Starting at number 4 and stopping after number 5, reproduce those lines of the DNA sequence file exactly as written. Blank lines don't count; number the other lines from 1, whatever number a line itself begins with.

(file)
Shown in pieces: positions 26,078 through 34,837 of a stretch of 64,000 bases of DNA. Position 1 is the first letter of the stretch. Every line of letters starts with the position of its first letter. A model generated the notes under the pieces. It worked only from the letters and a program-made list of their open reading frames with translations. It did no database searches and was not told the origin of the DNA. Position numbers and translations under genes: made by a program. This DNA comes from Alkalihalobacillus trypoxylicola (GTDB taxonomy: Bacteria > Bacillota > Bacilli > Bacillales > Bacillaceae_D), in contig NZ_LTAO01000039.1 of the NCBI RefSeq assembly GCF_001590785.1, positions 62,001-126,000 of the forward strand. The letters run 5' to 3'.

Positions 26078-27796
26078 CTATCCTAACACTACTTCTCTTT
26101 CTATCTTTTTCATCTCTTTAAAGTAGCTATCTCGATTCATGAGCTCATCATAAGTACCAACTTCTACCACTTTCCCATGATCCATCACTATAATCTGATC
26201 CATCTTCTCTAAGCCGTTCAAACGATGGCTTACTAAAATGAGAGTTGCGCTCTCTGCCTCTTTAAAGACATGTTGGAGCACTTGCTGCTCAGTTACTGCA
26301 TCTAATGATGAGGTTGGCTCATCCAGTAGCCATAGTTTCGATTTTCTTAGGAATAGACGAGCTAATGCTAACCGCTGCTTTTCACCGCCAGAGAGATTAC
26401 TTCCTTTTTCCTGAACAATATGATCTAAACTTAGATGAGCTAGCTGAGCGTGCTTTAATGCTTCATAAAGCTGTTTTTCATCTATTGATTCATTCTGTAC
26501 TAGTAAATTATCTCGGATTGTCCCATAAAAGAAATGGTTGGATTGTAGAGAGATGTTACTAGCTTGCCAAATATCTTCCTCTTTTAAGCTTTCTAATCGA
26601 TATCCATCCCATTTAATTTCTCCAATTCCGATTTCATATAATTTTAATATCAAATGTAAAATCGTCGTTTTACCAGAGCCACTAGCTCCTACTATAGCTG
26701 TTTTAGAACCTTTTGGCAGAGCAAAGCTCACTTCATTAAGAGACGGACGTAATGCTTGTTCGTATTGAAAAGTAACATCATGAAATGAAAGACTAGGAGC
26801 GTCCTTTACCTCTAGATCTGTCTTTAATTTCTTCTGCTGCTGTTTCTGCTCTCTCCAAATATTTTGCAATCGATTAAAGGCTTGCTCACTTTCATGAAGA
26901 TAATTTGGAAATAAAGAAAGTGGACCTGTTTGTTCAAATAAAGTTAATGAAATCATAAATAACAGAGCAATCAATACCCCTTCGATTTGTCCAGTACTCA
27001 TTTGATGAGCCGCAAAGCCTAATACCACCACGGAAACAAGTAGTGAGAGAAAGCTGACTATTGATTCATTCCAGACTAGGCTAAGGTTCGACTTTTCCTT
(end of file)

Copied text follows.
26101 CTATCTTTTTCATCTCTTTAAAGTAGCTATCTCGATTCATGAGCTCATCATAAGTACCAACTTCTACCACTTTCCCATGATCCATCACTATAATCTGATC
26201 CATCTTCTCTAAGCCGTTCAAACGATGGCTTACTAAAATGAGAGTTGCGCTCTCTGCCTCTTTAAAGACATGTTGGAGCACTTGCTGCTCAGTTACTGCA